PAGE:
Essential oils can be a wonderful remedy for your dog's wounds and other skin irritations, but there are so many that it can be tough to choose the right one. Some essential oils can be harmful when used incorrectly. Keep a basic selection of oils on hand to use when you need them.
What Is Essential Oil?
Essential oils may not be oil at all. They are a beneficial essence distilled with water or steam from plants.. These essences aid plants in keeping away disease and insects, and help plants adapt to their environment. The "essential" component is distilled so it can be separated from the plant and bottled.
Obtain essential oils that are bottled in amber, cobalt or violet glass. Check the to be sure the label contains both the common and scientific name, as well as how it was extracted and the country of origin. Avoid buying lower quality oils, which cost less but are less effective.
Oils for Wounds
Choose an essential oil that fits your dog's need. Several are excellent for canine use on wounds, sores or skin irritations. Consult your veterinarian before using anything on open wounds or sores.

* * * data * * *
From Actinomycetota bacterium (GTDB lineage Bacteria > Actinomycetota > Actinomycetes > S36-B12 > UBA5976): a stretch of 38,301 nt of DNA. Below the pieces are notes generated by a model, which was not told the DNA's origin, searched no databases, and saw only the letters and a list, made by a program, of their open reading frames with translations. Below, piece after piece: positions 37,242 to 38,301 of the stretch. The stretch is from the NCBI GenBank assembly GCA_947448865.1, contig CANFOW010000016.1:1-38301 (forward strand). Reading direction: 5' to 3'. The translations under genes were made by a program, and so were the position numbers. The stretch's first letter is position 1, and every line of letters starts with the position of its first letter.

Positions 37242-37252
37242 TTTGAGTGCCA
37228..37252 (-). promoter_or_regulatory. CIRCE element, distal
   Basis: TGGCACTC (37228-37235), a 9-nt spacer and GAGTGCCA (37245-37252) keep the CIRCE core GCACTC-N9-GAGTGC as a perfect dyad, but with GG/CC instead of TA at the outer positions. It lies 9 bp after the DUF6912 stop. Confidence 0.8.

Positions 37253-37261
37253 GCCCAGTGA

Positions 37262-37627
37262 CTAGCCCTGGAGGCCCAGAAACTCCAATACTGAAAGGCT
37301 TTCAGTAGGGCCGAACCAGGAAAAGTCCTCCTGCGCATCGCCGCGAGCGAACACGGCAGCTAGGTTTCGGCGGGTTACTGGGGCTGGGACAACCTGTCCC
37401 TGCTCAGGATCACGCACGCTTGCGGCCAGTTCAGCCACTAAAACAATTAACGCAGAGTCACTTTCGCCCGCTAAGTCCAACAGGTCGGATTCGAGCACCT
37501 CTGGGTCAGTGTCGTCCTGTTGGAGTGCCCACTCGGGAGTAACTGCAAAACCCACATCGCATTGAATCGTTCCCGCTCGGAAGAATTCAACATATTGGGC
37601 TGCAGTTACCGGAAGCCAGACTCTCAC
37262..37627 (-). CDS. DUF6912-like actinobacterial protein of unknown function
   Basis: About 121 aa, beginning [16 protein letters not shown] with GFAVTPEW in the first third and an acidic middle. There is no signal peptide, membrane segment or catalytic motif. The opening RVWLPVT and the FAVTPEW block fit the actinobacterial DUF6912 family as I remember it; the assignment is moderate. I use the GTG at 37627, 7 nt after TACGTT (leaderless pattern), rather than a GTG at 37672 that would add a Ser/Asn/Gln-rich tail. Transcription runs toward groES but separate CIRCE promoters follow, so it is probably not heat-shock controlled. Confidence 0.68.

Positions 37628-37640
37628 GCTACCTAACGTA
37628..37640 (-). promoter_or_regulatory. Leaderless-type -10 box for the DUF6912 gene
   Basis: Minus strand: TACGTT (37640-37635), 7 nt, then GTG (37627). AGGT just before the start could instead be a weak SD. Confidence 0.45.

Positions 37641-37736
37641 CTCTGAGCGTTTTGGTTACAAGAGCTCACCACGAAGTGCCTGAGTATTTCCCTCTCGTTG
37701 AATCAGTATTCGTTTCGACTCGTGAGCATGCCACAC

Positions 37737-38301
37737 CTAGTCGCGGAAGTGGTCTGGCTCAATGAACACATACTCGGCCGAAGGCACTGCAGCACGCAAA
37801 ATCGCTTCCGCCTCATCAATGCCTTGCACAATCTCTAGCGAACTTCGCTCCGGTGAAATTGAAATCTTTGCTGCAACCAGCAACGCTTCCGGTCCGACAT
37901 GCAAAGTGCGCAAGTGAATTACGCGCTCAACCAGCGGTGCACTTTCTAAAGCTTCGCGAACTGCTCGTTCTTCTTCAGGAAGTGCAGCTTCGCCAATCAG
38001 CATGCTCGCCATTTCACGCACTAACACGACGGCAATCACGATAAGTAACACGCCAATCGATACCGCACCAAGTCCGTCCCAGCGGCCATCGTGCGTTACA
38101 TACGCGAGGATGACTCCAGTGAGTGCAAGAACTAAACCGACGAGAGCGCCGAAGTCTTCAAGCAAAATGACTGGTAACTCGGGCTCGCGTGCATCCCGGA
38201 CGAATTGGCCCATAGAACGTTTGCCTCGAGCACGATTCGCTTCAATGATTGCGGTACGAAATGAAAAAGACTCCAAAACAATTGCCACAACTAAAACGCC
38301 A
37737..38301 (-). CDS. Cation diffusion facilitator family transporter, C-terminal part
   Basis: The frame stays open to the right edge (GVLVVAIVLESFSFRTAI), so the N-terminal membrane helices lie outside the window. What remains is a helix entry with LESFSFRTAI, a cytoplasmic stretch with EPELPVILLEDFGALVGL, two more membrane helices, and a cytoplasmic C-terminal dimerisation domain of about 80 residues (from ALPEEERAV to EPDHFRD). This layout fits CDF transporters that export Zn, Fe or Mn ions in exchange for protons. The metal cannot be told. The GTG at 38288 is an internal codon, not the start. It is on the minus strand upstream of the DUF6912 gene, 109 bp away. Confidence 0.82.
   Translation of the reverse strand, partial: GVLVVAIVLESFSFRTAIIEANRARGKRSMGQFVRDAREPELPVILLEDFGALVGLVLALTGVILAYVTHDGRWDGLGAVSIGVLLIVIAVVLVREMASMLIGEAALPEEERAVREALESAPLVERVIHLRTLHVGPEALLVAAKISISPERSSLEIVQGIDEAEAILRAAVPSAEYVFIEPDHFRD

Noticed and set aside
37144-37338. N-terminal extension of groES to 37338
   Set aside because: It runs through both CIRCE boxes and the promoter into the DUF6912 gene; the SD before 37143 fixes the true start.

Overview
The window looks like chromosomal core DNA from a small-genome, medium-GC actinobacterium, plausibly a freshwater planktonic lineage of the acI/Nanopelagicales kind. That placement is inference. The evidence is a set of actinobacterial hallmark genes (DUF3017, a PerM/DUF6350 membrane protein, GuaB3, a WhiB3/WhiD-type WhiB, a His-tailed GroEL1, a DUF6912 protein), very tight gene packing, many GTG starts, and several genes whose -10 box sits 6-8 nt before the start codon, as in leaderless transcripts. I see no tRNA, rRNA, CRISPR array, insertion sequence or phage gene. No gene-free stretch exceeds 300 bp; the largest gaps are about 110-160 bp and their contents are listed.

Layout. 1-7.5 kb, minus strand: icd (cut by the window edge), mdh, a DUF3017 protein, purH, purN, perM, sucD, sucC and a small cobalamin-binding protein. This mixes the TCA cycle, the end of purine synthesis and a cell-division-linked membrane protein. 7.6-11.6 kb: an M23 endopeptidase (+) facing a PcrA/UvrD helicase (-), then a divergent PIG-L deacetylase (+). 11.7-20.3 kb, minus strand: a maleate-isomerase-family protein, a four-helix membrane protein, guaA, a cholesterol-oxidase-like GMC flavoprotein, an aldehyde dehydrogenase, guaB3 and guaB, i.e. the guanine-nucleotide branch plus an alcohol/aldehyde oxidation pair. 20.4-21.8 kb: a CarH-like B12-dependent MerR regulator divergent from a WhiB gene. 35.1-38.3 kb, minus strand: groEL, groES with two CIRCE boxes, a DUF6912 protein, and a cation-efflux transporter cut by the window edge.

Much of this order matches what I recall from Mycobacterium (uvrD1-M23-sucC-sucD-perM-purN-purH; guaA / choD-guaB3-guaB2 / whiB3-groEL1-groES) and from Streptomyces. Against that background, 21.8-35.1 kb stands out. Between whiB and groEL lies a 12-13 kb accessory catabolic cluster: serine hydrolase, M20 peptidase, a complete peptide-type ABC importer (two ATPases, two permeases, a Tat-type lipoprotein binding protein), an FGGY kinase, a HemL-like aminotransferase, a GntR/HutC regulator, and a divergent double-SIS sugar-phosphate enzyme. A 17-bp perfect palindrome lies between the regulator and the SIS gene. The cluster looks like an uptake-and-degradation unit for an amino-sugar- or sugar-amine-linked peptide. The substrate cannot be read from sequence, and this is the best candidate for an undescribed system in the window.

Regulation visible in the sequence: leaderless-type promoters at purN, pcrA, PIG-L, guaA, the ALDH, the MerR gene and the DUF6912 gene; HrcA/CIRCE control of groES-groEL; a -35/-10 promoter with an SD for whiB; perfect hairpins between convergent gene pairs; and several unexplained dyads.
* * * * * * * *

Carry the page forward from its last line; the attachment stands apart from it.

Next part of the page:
When your dog has insect bites or itchy skin, try yarrow. It can also be used to stop bleeding. Dab it on with a Q-tip or a cotton swab.
A gentle anti-inflammatory, German chamomile can help with skin irritations, allergic reactions or burns. Roman chamomile is anti-spasmodic, analgesic and calming. Use this form for muscle or teething pain.
This anti-fungal can be useful for ear infections as well as skin irritation. It also repels ticks.
Soothes and Heals
Lavender is a must-have essential oil, valuable as aromatherapy to calm and relax your dog in stressful situations and also to help heal burns, surface wounds that are not infected, bruises, scars, insect bites, hot spots and fungal infections. It is antiseptic and repels fleas. Lavender oil doesn't taste good, so applying it to your dog's skin deters him from licking it. The most gentle of the essential oils, it is best unadulterated, so purchase a good quality brand. Mix 1 part lavender oil to 1 part water.
Tea Tree Oil
A popular essence, tea tree oil can be dangerous for your dog if it isn't used correctly. Tea tree, or melaleuca, oil can be effective in healing wounds, but it should only be used well diluted in olive oil or another carrier at a rate of 2 to 3 drops to a teaspoon of oil.
Pure tea tree oil is toxic to dogs. If you apply it to the skin undiluted and your dog licks it, he can become very sick.
Tea tree oil should not be used on or around cats. It is toxic to them.
This effective skin remedy helps soothe irritation, insect bites, and bacterial, yeast and fungal infections. An alternative to tea tree oil is Niaouli oil, which has strong antibacterial and antihistamine properties but is not irritating.